Dinosaur Soft Tissues: They're Real!


Paleontologist Mary Schweitzer’s discoveries of soft blood vessels, proteins, various blood cells, and even DNA inside fossilized dinosaur bones have been met with extreme skepticism from the scientific community. It has been well established that such biological structures and molecules should not last beyond a few tens of thousands of years, and could not possibly survive millions of years. So why are they there?

Scientists have made multiple attempts to debunk Schweitzer’s findings. Over the last 15 years, alternate explanations for the soft dinosaur tissue include contamination in the field or in the lab, bacterial activity producing the illusion of blood vessel remains, and the possibility that protein signatures derived from the tissues are actually just statistical artifacts (i.e., distortions or data errors).

In an effort to answer these objections, Schweitzer’s team implemented sterile excavation procedures and had an independent third party analyze their results. They confirmed that the soft tissues could not have come from bacteria. Bacteria do not manufacture products in the shape of vertebrate blood vessels, nor can they produce the kind of collagen found in the dinosaur bones.

The issue has generated such fervor that John Asara of Harvard Medical School, who found clear collagen signatures in Schweitzer’s dinosaur tissues,1 placed his data online so that anyone could access it. Researchers from Palo Alto reanalyzed the data and published their report online in the Journal of Proteome Research.2 They verified that four of Asara’s original seven collagen sequences were clearly legitimate, using different statistical and bioinformatics techniques. So far, there is every indication that the dinosaur soft tissues—incredible as it seems—are real biological leftovers from their once-living hosts.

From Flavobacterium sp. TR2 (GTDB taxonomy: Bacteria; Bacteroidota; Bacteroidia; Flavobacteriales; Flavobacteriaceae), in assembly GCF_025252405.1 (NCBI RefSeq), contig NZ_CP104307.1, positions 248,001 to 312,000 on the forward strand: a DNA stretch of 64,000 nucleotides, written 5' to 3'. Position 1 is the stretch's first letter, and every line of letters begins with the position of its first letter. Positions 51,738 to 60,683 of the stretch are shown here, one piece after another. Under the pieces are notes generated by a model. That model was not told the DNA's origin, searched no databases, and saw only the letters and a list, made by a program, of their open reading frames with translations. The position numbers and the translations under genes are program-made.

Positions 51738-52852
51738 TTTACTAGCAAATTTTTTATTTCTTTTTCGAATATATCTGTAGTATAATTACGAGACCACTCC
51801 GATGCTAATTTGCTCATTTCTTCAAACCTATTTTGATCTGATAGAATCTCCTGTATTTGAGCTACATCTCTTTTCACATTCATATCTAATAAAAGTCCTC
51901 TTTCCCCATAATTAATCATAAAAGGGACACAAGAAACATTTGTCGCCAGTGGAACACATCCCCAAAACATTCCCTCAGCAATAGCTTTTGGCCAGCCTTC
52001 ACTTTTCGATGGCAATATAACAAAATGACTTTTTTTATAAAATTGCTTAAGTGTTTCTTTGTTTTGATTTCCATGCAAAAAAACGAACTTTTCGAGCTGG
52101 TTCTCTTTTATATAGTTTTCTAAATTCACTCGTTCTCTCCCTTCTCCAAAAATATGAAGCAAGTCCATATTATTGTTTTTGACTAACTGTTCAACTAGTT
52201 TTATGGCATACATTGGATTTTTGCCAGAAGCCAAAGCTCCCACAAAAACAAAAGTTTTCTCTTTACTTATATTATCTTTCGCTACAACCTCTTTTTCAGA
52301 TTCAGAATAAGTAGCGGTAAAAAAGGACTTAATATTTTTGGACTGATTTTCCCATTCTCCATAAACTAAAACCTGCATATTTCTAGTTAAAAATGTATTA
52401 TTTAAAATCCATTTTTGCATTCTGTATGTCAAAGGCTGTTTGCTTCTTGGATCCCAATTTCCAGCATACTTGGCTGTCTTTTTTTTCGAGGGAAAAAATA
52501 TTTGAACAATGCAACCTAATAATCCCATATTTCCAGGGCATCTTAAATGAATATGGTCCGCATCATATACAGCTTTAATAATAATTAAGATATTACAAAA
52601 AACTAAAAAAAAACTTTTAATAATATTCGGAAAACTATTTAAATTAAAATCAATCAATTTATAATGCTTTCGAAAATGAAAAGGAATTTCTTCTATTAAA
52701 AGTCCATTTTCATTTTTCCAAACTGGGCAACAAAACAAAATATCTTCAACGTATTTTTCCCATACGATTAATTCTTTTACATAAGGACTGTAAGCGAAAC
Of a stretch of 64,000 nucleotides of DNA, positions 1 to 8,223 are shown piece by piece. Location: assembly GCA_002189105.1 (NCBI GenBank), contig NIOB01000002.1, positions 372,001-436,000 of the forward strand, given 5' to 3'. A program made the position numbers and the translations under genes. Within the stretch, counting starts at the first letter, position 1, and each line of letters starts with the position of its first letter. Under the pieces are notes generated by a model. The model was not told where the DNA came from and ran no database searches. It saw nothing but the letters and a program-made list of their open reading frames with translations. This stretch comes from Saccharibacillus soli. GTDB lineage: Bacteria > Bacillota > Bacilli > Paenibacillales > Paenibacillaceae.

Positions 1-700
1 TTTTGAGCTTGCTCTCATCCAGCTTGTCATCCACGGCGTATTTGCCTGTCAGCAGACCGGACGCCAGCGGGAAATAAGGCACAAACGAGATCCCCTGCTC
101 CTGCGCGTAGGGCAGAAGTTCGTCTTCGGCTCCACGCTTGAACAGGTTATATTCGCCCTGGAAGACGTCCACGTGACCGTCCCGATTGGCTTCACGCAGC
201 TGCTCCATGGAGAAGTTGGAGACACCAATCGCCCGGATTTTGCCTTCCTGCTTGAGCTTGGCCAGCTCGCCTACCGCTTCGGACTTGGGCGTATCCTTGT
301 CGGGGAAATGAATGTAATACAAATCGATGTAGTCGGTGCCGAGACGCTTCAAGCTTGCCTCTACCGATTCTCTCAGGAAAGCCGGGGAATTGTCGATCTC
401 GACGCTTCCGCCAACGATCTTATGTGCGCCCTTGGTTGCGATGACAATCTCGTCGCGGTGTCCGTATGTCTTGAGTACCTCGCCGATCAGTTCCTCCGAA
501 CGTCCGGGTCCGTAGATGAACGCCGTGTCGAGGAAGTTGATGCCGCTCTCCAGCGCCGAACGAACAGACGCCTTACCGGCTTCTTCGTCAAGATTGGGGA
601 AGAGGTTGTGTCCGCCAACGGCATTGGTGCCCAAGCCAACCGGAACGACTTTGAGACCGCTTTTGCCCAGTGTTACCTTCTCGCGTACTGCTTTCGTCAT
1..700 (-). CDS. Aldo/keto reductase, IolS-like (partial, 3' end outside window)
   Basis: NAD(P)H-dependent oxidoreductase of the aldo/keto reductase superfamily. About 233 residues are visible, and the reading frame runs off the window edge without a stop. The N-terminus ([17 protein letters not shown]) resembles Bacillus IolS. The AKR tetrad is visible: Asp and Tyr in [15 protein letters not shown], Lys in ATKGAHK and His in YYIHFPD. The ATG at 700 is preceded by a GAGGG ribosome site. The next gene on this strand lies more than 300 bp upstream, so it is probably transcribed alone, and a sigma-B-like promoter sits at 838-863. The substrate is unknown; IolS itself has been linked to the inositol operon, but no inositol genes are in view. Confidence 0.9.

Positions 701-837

Three options present themselves for the presence of molecules and blood vessels in creatures that purportedly passed on eons ago. Perhaps the soft tissue is some kind of mistake—it isn’t really organic material. But the number of other possible substances it could be is dwindling. Or perhaps there is an entirely unknown natural process that could have preserved soft tissue for millions of years. But this is a special pleading argument, one with strong laboratory evidence against it. Third, perhaps the soft tissue, and therefore the sedimentary rock that encased it, are thousands—not millions—of years old.

Dinosaur soft tissue leaves the evolutionary paradigm, which must have millions of years in order to achieve even remote plausibility, between a rock and a hard place. However, these dinosaur blood cells and vessels fit perfectly into the biblical history of the world, which indicates that man and dinosaurs both were created on the same day in the relatively recent past.3

References

  1. Asara, J. M. et al. 2007. Protein Sequences from Mastodon and Tyrannosaurus Rex Revealed by Mass Spectrometry. Science. 316 (5822): 280-285.
  2. Bern, M., B. S. Phinney, and D. Goldberg. 2009. Reanalysis of Tyrannosaurus rex Mass Spectra. Journal of Proteome Research. Published online July 15, 2009, accessed July 30, 2009.
  3. Genesis 1:24-27.

* Mr. Thomas is Science Writer at the Institute for Creation Research.

Article posted on August 11, 2009.